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Tugwell P, Shea B, Boers M, et al, editors. Evidence-based rheumatology. London: Blackwell BMJ Books, 2003.
  1. Ricardo Riera, MD, MSc
  1. Universidad de Carabobo
 Valencia, Venzuela

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    The aim of Evidence-based rheumatology is to both synthesise evidence gathered from several trials and systematic reviews and provide specific advice to physicians, either general practitioners or specialists (and through them to patients), on therapeutic options for several rheumatic conditions. The professionals mentioned above are the primary audience of this resource.

    Methods and quality of information

    The vast experience of the Cochrane Musculoskeletal Group and the authors in performing systematic reviews and generating primary research is shown in the compilation. Each clinical chapter provides an explicit set of criteria used to select content, beginning with a clear enunciation of useful clinical questions relevant to doctors and patients, followed by a detailed search strategy and a novel but simple grading of the recommendation. This book stresses a patient oriented approach in which patients are given plenty of information, and it educates doctors on the need for respectful and cooperative decision making.

    List of contents

    The book is divided into 2 parts:

    The first part discusses methodological aspects of rheumatology practice, but it extends to all medical or health caregivers. Of particular relevance are the chapters dedicated to (1) developing an information system for patients to help them share in making informed decisions about available therapeutic options and (2) the OMERACT (Outcome Measures in Rheumatology) project, which addresses the need for consensus criteria in objective rheumatic outcomes. In addition, sound chapters devoted to literature searching and economics, 2 fields where most physicians tend to feel uncomfortable, are well presented.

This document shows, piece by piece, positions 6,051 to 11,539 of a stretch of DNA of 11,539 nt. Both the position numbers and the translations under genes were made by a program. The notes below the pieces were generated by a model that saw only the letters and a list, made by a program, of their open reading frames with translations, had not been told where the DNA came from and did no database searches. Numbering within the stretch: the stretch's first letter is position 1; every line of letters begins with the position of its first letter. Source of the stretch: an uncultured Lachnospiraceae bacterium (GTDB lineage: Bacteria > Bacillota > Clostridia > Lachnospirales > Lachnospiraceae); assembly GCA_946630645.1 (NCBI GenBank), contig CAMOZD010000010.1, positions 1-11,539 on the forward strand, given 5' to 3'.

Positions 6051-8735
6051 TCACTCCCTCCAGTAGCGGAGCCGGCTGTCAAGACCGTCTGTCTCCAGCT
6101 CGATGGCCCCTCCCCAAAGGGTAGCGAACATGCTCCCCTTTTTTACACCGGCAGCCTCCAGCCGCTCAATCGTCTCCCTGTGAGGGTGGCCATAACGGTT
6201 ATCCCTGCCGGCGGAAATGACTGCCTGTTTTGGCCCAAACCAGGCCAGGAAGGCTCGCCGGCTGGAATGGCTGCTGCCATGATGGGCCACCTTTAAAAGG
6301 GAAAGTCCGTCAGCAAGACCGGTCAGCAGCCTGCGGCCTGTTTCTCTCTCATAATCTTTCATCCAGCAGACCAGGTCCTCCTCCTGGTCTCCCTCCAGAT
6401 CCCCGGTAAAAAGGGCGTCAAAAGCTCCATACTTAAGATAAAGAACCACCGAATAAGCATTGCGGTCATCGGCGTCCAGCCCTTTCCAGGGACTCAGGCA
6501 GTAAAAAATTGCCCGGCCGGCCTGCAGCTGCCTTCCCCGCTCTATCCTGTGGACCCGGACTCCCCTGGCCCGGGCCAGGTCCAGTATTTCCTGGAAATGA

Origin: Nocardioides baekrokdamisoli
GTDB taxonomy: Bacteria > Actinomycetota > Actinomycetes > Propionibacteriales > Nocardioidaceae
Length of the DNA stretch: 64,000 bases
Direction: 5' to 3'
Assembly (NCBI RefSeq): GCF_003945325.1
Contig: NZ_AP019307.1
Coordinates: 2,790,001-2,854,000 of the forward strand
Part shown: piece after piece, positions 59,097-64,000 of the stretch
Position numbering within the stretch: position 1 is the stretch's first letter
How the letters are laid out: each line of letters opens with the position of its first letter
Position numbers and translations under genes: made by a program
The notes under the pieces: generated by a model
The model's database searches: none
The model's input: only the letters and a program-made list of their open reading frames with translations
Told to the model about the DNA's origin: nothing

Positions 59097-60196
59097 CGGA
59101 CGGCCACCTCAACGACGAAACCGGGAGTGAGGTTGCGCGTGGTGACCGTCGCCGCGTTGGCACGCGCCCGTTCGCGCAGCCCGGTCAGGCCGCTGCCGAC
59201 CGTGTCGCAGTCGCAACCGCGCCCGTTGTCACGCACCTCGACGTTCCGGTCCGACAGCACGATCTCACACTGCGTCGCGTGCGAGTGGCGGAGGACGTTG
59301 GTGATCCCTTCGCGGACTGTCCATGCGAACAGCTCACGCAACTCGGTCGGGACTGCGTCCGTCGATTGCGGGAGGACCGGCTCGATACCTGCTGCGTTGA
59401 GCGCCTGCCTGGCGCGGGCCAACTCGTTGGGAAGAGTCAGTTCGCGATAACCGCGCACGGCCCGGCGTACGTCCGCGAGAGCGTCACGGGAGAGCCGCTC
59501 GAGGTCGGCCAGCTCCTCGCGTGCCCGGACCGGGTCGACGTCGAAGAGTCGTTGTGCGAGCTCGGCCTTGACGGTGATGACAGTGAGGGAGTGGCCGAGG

The second part deals with the management of several common rheumatic conditions, such as gout, systemic lupus erythematosus, osteoarthritis, osteoporosis (postmenopausal), rheumatoid arthritis, shoulder and elbow pain, spondyloarthropathies, systemic sclerosis, and primary vasculitis. A great editorial effort was devoted to unify style. Each chapter is similar: there is a brief introduction to general knowledge of the disease, followed by a 3 or 4 part relevant and answerable question, its corresponding search strategy, and the results, which are displayed in an easy to understand visual. Some chapters (eg, rheumatoid arthritis, systemic sclerosis, and shoulder and elbow pain) leave you wondering at rheumatology and its ability to generate evidence, offering wide research opportunities.

    The structure of the compilation makes it impossible to be exhaustive, and chapters on such conditions as lumbar or knee pain and fibromyalgia are missed. Also a future edition should consider the evidence regarding diagnosis (eg, diagnostic value of criteria or procedures used in establishing the rheumatic condition’s diagnosis).

    Clinical usefulness

    As a clinical rheumatologist, I found this resource valuable, with the main clinical questions clearly expressed and easily accessed with the colored bookmarks and, especially, the useful CD accompanying the printed edition. The book can serve as a companion in daily practice, either in an outpatient or ward environment. The PDA capabilities and the easy search engine for use in a laptop make it portable and reliable, and an update capacity via the internet is of extra value.


    Methods ★★★★★

    Clinical usefulness ★★★★★

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    Evidence-based rheumatology can be purchased at for £70 or US $135.

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